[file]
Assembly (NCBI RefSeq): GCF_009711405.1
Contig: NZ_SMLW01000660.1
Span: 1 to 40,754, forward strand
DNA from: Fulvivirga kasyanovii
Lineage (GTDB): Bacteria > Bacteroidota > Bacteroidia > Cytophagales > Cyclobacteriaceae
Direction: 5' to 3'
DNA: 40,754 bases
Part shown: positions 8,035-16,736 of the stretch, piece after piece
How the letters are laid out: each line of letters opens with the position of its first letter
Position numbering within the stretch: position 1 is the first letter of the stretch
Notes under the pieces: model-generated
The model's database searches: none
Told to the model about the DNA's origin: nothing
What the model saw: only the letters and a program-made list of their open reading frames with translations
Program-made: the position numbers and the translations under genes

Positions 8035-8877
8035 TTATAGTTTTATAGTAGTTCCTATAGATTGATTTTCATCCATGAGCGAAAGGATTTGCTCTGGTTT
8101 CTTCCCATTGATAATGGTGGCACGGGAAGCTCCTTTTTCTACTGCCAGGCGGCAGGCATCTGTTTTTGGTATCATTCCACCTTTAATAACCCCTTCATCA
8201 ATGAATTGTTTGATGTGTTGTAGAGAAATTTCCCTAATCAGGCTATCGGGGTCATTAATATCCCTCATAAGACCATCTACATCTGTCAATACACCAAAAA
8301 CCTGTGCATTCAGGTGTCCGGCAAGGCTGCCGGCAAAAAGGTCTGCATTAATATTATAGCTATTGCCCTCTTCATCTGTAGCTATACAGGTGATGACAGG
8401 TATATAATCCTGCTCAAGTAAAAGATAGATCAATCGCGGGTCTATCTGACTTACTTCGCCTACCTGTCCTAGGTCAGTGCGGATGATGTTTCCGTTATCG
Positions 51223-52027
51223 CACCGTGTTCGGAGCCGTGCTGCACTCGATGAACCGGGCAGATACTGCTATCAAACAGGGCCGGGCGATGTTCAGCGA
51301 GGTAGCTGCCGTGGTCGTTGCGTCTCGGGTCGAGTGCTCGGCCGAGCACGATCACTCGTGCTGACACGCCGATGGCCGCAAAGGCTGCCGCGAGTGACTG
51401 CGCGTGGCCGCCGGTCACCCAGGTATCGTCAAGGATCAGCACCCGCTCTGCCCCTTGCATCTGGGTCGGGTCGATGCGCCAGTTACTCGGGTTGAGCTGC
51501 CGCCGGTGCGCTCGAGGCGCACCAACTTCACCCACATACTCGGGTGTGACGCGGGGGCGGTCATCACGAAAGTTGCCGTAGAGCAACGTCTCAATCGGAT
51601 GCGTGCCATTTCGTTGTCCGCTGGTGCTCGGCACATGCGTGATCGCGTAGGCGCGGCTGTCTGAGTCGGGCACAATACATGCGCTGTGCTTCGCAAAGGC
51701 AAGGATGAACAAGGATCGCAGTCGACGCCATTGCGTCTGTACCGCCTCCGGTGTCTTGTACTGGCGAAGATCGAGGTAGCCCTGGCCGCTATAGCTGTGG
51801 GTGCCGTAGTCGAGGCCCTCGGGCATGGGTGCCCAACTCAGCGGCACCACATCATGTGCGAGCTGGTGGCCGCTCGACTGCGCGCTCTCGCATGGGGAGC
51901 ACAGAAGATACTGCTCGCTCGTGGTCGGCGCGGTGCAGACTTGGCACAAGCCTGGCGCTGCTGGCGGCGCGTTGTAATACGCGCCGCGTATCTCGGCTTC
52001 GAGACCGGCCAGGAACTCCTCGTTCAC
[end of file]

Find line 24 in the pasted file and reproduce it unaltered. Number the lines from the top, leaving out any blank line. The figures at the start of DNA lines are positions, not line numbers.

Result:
51301 GGTAGCTGCCGTGGTCGTTGCGTCTCGGGTCGAGTGCTCGGCCGAGCACGATCACTCGTGCTGACACGCCGATGGCCGCAAAGGCTGCCGCGAGTGACTG